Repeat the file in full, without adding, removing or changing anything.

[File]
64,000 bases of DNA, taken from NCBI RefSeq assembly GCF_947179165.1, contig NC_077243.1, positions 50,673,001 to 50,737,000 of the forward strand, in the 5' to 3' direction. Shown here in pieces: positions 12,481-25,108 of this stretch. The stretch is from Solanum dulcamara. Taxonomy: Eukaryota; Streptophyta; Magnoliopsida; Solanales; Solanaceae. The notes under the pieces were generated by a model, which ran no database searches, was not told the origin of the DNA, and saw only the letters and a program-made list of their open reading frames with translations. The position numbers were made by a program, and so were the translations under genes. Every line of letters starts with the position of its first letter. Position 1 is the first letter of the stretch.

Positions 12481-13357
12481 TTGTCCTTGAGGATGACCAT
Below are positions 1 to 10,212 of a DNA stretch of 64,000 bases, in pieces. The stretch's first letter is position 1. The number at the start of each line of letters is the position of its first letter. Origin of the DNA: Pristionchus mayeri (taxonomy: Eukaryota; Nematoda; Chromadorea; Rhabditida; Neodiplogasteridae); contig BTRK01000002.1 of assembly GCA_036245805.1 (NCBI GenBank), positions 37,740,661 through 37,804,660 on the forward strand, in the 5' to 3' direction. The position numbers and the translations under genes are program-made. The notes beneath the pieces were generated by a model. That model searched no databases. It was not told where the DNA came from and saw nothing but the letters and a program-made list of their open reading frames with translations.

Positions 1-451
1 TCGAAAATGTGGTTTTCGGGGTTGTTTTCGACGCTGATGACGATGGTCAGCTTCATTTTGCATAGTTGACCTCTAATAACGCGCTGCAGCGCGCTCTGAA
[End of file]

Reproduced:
64,000 bases of DNA, taken from NCBI RefSeq assembly GCF_947179165.1, contig NC_077243.1, positions 50,673,001 to 50,737,000 of the forward strand, in the 5' to 3' direction. Shown here in pieces: positions 12,481-25,108 of this stretch. The stretch is from Solanum dulcamara. Taxonomy: Eukaryota; Streptophyta; Magnoliopsida; Solanales; Solanaceae. The notes under the pieces were generated by a model, which ran no database searches, was not told the origin of the DNA, and saw only the letters and a program-made list of their open reading frames with translations. The position numbers were made by a program, and so were the translations under genes. Every line of letters starts with the position of its first letter. Position 1 is the first letter of the stretch.

Positions 12481-13357
12481 TTGTCCTTGAGGATGACCAT
Below are positions 1 to 10,212 of a DNA stretch of 64,000 bases, in pieces. The stretch's first letter is position 1. The number at the start of each line of letters is the position of its first letter. Origin of the DNA: Pristionchus mayeri (taxonomy: Eukaryota; Nematoda; Chromadorea; Rhabditida; Neodiplogasteridae); contig BTRK01000002.1 of assembly GCA_036245805.1 (NCBI GenBank), positions 37,740,661 through 37,804,660 on the forward strand, in the 5' to 3' direction. The position numbers and the translations under genes are program-made. The notes beneath the pieces were generated by a model. That model searched no databases. It was not told where the DNA came from and saw nothing but the letters and a program-made list of their open reading frames with translations.

Positions 1-451
1 TCGAAAATGTGGTTTTCGGGGTTGTTTTCGACGCTGATGACGATGGTCAGCTTCATTTTGCATAGTTGACCTCTAATAACGCGCTGCAGCGCGCTCTGAA